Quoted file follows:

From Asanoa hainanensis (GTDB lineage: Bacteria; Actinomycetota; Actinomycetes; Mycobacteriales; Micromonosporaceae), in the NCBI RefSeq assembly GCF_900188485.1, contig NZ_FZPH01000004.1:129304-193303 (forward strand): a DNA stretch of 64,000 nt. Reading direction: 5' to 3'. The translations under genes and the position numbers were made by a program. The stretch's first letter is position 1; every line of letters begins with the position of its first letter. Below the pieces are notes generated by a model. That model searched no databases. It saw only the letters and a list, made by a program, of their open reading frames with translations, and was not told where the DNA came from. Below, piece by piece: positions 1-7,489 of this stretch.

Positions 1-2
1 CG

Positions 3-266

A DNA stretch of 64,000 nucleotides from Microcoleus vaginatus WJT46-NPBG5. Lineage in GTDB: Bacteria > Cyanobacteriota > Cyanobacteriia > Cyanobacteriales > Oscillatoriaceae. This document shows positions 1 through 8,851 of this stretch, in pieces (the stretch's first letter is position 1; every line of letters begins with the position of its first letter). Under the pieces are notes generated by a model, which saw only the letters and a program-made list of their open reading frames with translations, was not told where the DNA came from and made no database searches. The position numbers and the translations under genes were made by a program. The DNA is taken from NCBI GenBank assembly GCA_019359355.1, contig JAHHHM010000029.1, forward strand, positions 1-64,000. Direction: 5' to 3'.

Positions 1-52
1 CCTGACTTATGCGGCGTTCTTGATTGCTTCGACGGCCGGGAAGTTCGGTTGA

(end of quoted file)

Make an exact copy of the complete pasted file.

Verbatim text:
From Asanoa hainanensis (GTDB lineage: Bacteria; Actinomycetota; Actinomycetes; Mycobacteriales; Micromonosporaceae), in the NCBI RefSeq assembly GCF_900188485.1, contig NZ_FZPH01000004.1:129304-193303 (forward strand): a DNA stretch of 64,000 nt. Reading direction: 5' to 3'. The translations under genes and the position numbers were made by a program. The stretch's first letter is position 1; every line of letters begins with the position of its first letter. Below the pieces are notes generated by a model. That model searched no databases. It saw only the letters and a list, made by a program, of their open reading frames with translations, and was not told where the DNA came from. Below, piece by piece: positions 1-7,489 of this stretch.

Positions 1-2
1 CG

Positions 3-266

A DNA stretch of 64,000 nucleotides from Microcoleus vaginatus WJT46-NPBG5. Lineage in GTDB: Bacteria > Cyanobacteriota > Cyanobacteriia > Cyanobacteriales > Oscillatoriaceae. This document shows positions 1 through 8,851 of this stretch, in pieces (the stretch's first letter is position 1; every line of letters begins with the position of its first letter). Under the pieces are notes generated by a model, which saw only the letters and a program-made list of their open reading frames with translations, was not told where the DNA came from and made no database searches. The position numbers and the translations under genes were made by a program. The DNA is taken from NCBI GenBank assembly GCA_019359355.1, contig JAHHHM010000029.1, forward strand, positions 1-64,000. Direction: 5' to 3'.

Positions 1-52
1 CCTGACTTATGCGGCGTTCTTGATTGCTTCGACGGCCGGGAAGTTCGGTTGA